“Joy is a net of love by which you can catch souls.” ~Mother Theresa
Ah, the worship wars.
The liturgy must be done this way. The pastor and the congregation must dress this way, and visitors must sit in these seats (or at least, not in these). The music must consist of this selection of songs, sung from this book, played in this way, using these instruments. Musical anthems must be performed in this style, at this point in the service, by this selection of people. The readings must be read from this version of the Bible, and the sermon must be this style, on these topics, and must certainly not be longer than this. Children and teenagers must come to worship (why, what is this world coming to, that parents don’t insist that their children stay in worship?), but they must not move or make a single sound.
We human beings do love our control, don’t we?
We at SRUMC have dealt with some of this, as most churches do at one time or another. That happens, especially during periods of stress and transition: when all around us seems chaos, we desperately try to grab hold of something and find control and predictability. Our newly-formed Worship Ministry Team talked about this when we began our work together a few years ago. We wanted to infuse our worship services with creativity and give them new life, while at the same time being gentle with those who were panicked by change. We prayed a lot, and experienced a lot of fits and starts. We made tremendous improvements to sound and video, created a liturgy that was intentional rather than merely familiar, involved more people in worship leadership. We experimented with music, art, drama, and preaching styles and had successes and failures. We have tried to make sure that our worship includes more – much more – gratitude and praise. In all of it, our guiding principle has been Psalm 100: “Make a joyful noise unto the Lord, all the earth, and serve the Lord with gladness!”
All of it has been well and good, and important and necessary for our spiritual growth. But none of it truly is the reason why we have experienced such growth in worship attendance in the last year.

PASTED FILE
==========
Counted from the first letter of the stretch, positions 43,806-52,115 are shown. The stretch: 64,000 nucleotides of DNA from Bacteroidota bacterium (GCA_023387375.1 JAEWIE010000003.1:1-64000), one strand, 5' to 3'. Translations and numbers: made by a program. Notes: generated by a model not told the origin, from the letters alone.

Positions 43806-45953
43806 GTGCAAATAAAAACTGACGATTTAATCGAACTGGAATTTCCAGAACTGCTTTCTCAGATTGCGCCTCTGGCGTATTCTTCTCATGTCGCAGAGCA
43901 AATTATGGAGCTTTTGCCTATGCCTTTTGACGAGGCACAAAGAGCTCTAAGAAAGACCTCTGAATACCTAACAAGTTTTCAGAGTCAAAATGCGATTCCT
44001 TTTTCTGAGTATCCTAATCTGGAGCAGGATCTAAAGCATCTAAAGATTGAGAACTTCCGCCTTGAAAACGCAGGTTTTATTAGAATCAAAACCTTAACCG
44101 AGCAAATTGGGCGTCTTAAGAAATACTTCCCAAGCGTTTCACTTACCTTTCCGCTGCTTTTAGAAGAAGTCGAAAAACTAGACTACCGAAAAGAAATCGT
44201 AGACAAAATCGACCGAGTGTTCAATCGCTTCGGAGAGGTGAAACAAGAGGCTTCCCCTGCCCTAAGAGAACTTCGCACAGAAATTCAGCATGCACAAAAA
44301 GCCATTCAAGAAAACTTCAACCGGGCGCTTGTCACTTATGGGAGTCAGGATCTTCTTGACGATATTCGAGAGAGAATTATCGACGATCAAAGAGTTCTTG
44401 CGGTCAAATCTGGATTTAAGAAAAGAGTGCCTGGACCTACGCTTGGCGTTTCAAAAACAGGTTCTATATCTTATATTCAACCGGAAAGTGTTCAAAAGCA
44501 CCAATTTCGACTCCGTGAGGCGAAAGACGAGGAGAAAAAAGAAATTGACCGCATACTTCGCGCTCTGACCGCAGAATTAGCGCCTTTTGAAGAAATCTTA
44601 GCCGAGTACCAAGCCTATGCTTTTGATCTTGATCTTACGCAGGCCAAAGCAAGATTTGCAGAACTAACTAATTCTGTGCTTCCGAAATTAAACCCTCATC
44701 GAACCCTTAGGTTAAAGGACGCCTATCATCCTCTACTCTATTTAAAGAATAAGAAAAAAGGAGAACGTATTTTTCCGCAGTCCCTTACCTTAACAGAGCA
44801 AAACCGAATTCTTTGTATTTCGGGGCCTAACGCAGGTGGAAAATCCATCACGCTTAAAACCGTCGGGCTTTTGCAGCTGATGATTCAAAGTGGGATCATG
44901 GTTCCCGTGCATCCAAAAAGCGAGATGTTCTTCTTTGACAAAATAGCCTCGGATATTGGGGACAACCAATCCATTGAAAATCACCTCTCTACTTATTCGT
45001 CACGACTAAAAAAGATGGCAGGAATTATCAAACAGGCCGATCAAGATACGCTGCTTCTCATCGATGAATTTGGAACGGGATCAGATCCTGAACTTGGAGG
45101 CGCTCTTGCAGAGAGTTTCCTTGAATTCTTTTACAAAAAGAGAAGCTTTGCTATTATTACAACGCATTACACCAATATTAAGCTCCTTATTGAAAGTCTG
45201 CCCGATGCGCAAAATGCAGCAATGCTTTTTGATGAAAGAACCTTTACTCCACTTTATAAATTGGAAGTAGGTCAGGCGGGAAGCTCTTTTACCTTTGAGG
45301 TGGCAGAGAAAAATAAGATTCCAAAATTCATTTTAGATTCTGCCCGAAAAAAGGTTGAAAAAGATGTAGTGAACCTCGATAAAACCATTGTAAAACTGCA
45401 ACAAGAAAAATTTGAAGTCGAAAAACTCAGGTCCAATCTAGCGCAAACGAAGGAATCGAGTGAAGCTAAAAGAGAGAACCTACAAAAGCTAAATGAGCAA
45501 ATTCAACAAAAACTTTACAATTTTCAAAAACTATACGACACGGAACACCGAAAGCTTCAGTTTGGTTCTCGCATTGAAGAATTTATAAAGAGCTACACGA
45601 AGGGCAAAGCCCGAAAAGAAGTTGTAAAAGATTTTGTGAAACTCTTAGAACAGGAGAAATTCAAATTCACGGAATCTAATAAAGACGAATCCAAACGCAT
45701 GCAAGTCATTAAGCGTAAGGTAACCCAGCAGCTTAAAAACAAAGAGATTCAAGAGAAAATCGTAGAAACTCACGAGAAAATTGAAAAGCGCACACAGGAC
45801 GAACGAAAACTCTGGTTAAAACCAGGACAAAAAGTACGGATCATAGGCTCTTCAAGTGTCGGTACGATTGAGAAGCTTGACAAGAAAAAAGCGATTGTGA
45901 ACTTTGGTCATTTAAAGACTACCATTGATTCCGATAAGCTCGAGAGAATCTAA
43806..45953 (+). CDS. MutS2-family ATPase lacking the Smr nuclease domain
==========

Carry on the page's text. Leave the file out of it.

There are two reasons, I think, why more people are coming to worship at SRUMC. One is mission, and the other is children.
Our Youth and Young Adult Ministries leader, Shellie Seelye, is outstanding, and a huge proponent of mission work. We have a new adult mission group this year as well, which is doing a wide variety of simple local and national mission projects. Our Children and Family Ministries coordinator, Nora Schmidt, is amazing. Thanks to the work of these people, this year our youth group has almost doubled in size, our young adult ministry has tripled, our Sunday School attendance has skyrocketed, and more people are involved in mission and volunteer work than ever before. We celebrate all of this during worship, with prayers of commissioning, slideshows, Mission and Ministry moments, and announcements inviting participation. Our Children’s Moment during worship is intentional, and full of participation, laughter, and singing; our children’s ministry has a strong missional component as well. We have found that all of this is creating the joy – the deep, real, lasting joy – that we were trying so hard to create with worship alone.
We have a great deal yet to do, as we continue to grow in our faith together. But we have learned a lot! At SRUMC we emphasize together that worship does not begin and end on Sunday morning, but can fill every moment of our lives. Preaching the Gospel with hands and feet, rather than just words, fills our hearts and lives with deep and abiding joy. As God said to Abraham, “Know yourself blessed. Go to be a blessing!”